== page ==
Tascam DR-05 Field Recorder

He’s chugging across the state right now, and his south side is a BAD neighborhood. We’re set to be visited by the southside of Hermine sometime early Friday morning. Caleb is on location on the Westside of Jacksonville, so¬†between the two of us we might get some pretty good storm footage. He has our good Tascam (he’s working, I’m not), and sometimes these things have crazy stereo separation that only the DR05 can capture.

Or it will do exactly as it always does – sputter, cough, and rain. Me? I’m hoping for noise, wind, little damage, and a great light show. I think that will¬†make Spain happy…


Glitchy – Sequenced, Torn, and Glitched

Another grand experiment in sequenced glitch processing using Ableton, a couple of Korgs (MS-20 and microKorg) as well as a Digitech RP90 (thanks, Dan!)

Enjoy! ūüôā



Ned creates a Lead Patch on the Korg MS-20

No words, just patching. The “base” patch on the Korg MS-20 is the most boring sound on the planet, which makes you immediately grab a handful of lowpass…

In this example we used both inverted envelopes, both normal envelopes, and every filter mod. I’d have split some of the routings¬†but I don’t have any of those little stackable patch cables. I really need a patch / split / inverter box. That may have to be a project video.

In any case, we start with Korg Basic and end up with a lead patch with a bit of after-touch effect thanks to the inverted envelopes which are routed to the Hi and Lo pass filter mod ports. This is Ned’s go-to solo patch, but it never sounds the same twice.


13 Star Flag Table

Mrs Ned directs a “Project”

I must admit, it was therapeutic, and the results were better than I expected. I’m a musician and a software developer. I’m not a carpenter nor a good painter, but here we have the results of a family effort.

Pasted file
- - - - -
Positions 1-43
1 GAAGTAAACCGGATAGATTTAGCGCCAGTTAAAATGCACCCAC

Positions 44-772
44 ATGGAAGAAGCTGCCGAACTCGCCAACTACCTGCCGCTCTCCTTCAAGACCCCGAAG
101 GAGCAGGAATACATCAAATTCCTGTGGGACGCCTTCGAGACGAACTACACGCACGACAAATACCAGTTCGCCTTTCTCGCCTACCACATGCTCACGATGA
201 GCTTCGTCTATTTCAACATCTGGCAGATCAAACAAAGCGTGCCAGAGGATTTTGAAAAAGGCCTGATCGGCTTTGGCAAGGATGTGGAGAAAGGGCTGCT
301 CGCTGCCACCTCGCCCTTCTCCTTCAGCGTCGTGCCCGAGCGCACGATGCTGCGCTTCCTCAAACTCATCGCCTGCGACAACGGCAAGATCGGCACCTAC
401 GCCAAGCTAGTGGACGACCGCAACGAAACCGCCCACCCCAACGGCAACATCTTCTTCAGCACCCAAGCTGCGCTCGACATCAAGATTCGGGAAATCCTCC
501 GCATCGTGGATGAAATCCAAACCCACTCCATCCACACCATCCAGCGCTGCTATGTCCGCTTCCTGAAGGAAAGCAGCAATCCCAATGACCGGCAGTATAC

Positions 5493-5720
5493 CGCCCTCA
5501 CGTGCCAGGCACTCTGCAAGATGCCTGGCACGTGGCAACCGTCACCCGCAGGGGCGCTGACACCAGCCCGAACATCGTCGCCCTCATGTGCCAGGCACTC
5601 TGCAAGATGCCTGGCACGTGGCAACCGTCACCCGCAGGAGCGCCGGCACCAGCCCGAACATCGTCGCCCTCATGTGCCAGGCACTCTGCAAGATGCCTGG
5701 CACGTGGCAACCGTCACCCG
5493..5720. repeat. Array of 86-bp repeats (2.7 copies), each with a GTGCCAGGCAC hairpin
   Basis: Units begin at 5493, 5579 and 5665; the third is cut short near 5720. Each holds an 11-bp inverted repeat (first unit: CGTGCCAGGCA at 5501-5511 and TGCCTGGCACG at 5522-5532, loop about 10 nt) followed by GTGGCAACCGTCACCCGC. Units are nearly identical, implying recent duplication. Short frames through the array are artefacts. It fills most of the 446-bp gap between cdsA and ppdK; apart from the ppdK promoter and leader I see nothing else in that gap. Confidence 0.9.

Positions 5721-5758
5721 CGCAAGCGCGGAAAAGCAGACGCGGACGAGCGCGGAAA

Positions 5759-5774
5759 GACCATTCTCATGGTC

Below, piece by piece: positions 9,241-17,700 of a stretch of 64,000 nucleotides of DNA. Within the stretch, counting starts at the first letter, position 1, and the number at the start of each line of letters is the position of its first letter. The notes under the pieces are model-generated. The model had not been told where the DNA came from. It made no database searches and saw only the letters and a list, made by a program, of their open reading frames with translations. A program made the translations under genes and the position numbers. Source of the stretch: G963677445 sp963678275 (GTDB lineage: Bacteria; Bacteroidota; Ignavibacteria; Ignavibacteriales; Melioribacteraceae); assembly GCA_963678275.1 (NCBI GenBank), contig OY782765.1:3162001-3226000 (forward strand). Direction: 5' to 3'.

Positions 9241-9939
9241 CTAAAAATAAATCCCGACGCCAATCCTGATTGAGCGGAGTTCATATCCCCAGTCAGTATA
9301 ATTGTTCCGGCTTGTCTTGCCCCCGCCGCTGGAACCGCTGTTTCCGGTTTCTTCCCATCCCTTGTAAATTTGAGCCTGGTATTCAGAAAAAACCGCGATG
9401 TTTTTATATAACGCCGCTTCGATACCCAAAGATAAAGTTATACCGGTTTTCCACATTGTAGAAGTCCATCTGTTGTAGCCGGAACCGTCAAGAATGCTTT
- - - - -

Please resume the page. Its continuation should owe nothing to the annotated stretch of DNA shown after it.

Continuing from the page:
I present… The Patriotic Picnic Table.


Advanced MIDI and Voltage Controlled Sync РLive Modular Jam 

Ned was inspired after the last few sessions of MIDI basics. The arpeggio / Local Off project wasn’t finished decoding on YouTube when this piece started to take shape.

I did have to solve one technical issue to create this piece. I wanted to sync up my SQ-1, which is playing the MS-20. I’m out of MIDI cables (I used 3 to create the instrument chain for Local Off), so I had to get creative and make what we call a “Ghost Track”. In Ableton, I created a new send that only goes to output 3 and 4 on my 4×4 audio interface. Next I created a new drum track, and set it to “Sends Only”. I cranked the knob to my new send on the ‘silent’ drum channel. I take either of those outputs and run them to Sync In on the SQ-1. Now all I need is a short pulse (like a drum hit) to trigger the sequencer step by step. You’ll hear the SQ1 and MS20 come in at about 2:00. On the drum track I put a cymbal running 16th notes, with a pulse length of about 10 ms. That was enough to make the SQ-1 happy and advance the sequence with each cymbal hit. So it’s not technically voltage control, but it’s close enough.


Ableton Tip 1 – External Instruments and Local “Off”

As promised, we’ve been working on a video to demonstrate a technique that will revitalize your creativity if you have at least one MIDI synthesizer laying about that supports “MIDI Local”. You need to be able to set “Local” to “Off” for this technique, but it will be worth it. If you’re fortunate enough to have more than one MIDI synth and a few MIDI cables, you can do some really cool stuff by using your DAW as a big MIDI pedalboard.

What is this “Local” thing I’ve been yammering on about? Its simply a keyboard-equipped synth’s way of separating the keyboard from the built in synth. When Local is on, the synth can be played by its own keyboard. When Local is Off, the synth might as well be a rack module, and the keyboard is just a dumb controller. This allows us to inject MIDI effects between the keyboard and the “module” (our internal synth).

Have a look and a listen, try out the technique, and let me know what you think!